We all know the physics equation E = mc². It is the most famous of them all, and yet its meaning and implications are, for most people, unknown and of no concern. We all know that E = mc² = Einstein = smartest dude ever = craziest hair, did you know he played the violin? There’s no excuse. Einstein’s brilliant equation started a revolution in physics that is still unsettled, and the concepts are simple, so listen up!
Firstly, what does everything represent in the equation?
- E = energy
- m = mass
- c = the speed of light (the highest speed that anything in our universe could ever achieve no matter what)
Simple. So, the energy of something is equal to it’s mass multiplied by the speed of light (299,792,458 meters per second) squared. But what does that mean? The answer is astounding and profound, yet simple, and should be the first thing taught in elementary school science.
Matter equals energy. Matter IS energy. Energy is just another form of matter. Matter can be turned into energy, in fact, and that’s what an atomic bomb is: matter being turned into it’s energy equivalent. It’s difficult to do for us humans, but it’s even harder to turn energy into matter, although it has been done. Particle accelerators convert energy into subatomic particles all the time. You’ll notice that, as reflected in the equation, an ENORMOUS amount of energy is required to create even a very small amount of mass.
In fact, if you could extract the energy within a pool ball, you would have enough energy to live on for thirty million years.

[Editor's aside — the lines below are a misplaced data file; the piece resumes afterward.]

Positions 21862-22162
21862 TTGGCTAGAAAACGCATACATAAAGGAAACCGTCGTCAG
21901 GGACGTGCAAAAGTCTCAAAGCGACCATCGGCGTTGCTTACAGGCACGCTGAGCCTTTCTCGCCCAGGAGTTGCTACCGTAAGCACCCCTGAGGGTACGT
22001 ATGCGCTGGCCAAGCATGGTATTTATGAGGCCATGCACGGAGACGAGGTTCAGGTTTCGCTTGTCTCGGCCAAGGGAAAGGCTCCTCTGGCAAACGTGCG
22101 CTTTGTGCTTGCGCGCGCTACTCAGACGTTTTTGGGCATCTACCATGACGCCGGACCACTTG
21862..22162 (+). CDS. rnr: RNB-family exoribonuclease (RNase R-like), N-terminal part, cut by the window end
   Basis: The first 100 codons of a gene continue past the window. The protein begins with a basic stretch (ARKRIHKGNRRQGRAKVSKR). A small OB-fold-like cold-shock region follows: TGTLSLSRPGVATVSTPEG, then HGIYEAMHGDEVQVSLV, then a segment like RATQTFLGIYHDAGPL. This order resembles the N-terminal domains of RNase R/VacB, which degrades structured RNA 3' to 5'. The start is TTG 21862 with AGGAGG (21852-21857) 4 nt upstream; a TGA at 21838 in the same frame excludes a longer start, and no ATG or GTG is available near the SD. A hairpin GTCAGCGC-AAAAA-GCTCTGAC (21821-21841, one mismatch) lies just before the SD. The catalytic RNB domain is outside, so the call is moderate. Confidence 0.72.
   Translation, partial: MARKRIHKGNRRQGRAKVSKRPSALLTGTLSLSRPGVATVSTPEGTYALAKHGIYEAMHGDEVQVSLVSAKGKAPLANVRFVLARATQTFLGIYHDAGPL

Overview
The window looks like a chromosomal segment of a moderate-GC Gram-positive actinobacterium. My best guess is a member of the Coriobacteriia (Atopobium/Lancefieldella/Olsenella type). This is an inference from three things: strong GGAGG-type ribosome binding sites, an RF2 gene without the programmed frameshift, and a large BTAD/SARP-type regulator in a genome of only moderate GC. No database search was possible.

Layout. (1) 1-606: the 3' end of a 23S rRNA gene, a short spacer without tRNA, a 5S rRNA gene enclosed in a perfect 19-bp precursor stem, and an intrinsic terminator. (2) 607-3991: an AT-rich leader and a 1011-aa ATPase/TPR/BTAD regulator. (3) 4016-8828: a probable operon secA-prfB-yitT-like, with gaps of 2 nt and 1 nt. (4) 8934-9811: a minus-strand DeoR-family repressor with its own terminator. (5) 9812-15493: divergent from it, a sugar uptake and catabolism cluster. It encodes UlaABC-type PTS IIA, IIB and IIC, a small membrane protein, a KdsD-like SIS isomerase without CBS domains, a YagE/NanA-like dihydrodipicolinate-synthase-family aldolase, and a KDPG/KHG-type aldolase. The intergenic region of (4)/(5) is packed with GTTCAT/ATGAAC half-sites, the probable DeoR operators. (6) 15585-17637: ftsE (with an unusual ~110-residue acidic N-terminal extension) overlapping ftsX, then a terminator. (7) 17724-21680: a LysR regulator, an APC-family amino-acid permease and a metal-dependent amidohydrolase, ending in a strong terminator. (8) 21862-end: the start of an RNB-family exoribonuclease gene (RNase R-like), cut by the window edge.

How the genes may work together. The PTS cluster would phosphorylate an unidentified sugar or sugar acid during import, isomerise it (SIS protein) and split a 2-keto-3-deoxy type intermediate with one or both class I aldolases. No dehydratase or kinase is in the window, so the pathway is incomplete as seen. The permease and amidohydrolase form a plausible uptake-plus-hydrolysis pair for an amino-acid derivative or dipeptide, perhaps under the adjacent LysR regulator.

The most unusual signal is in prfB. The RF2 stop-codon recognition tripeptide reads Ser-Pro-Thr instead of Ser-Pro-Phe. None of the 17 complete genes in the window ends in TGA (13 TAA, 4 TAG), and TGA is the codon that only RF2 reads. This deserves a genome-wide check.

If you could somehow turn the energy given by a full tank of gas into matter, you would be left with an object the size of a Plank mass, or roughly a speck of dust.
What I find interesting is that the speed of light has such an important role in matter and energy. The ratio of matter to energy is exactly the speed of light, squared. Weird.
Also interesting is that, since energy is matter, it is affected by gravity. Light, being a form of energy, is also matter, and is therefore affected by gravity. This phenomenon is readily observable from Earth, where we can see light bending around certain stars and galaxies, etc., and is also what makes black holes so freakin’ black. A black hole has a gravity so intense that even light can’t escape it – it is fatally sucked in, and turned into matter, becoming part of the black hole. Well, sort of. We’ll talk about black holes another time.
In the meantime, I’ll leave you with this question: is information a form of matter/energy, or is it nothing more than a humanly subjective term?
Tomorrow we’ll talk about entropy.